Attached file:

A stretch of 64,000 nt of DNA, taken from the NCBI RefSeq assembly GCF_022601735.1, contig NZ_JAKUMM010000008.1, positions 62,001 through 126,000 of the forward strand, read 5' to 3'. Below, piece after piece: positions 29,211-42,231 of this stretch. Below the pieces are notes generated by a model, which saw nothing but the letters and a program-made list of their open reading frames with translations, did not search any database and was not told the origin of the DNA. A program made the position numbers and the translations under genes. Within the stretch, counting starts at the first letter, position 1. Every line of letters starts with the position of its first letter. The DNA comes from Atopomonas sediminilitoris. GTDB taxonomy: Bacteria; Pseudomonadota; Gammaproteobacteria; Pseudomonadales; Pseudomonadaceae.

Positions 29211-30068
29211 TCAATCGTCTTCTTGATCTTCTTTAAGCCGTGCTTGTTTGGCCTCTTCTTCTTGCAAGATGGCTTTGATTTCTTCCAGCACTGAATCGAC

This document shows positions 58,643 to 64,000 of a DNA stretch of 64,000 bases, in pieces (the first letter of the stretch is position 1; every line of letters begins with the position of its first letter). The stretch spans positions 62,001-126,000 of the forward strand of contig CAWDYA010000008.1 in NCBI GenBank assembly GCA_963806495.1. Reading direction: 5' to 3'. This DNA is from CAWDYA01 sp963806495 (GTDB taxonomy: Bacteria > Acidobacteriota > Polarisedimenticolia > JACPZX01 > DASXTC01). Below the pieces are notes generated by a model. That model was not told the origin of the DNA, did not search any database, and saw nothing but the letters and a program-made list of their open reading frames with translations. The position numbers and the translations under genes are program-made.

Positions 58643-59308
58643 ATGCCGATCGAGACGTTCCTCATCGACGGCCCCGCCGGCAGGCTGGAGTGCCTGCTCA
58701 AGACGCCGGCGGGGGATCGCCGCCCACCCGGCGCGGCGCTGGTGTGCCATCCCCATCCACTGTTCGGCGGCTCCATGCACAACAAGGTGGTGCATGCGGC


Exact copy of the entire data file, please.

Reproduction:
A stretch of 64,000 nt of DNA, taken from the NCBI RefSeq assembly GCF_022601735.1, contig NZ_JAKUMM010000008.1, positions 62,001 through 126,000 of the forward strand, read 5' to 3'. Below, piece after piece: positions 29,211-42,231 of this stretch. Below the pieces are notes generated by a model, which saw nothing but the letters and a program-made list of their open reading frames with translations, did not search any database and was not told the origin of the DNA. A program made the position numbers and the translations under genes. Within the stretch, counting starts at the first letter, position 1. Every line of letters starts with the position of its first letter. The DNA comes from Atopomonas sediminilitoris. GTDB taxonomy: Bacteria; Pseudomonadota; Gammaproteobacteria; Pseudomonadales; Pseudomonadaceae.

Positions 29211-30068
29211 TCAATCGTCTTCTTGATCTTCTTTAAGCCGTGCTTGTTTGGCCTCTTCTTCTTGCAAGATGGCTTTGATTTCTTCCAGCACTGAATCGAC

This document shows positions 58,643 to 64,000 of a DNA stretch of 64,000 bases, in pieces (the first letter of the stretch is position 1; every line of letters begins with the position of its first letter). The stretch spans positions 62,001-126,000 of the forward strand of contig CAWDYA010000008.1 in NCBI GenBank assembly GCA_963806495.1. Reading direction: 5' to 3'. This DNA is from CAWDYA01 sp963806495 (GTDB taxonomy: Bacteria > Acidobacteriota > Polarisedimenticolia > JACPZX01 > DASXTC01). Below the pieces are notes generated by a model. That model was not told the origin of the DNA, did not search any database, and saw nothing but the letters and a program-made list of their open reading frames with translations. The position numbers and the translations under genes are program-made.

Positions 58643-59308
58643 ATGCCGATCGAGACGTTCCTCATCGACGGCCCCGCCGGCAGGCTGGAGTGCCTGCTCA
58701 AGACGCCGGCGGGGGATCGCCGCCCACCCGGCGCGGCGCTGGTGTGCCATCCCCATCCACTGTTCGGCGGCTCCATGCACAACAAGGTGGTGCATGCGGC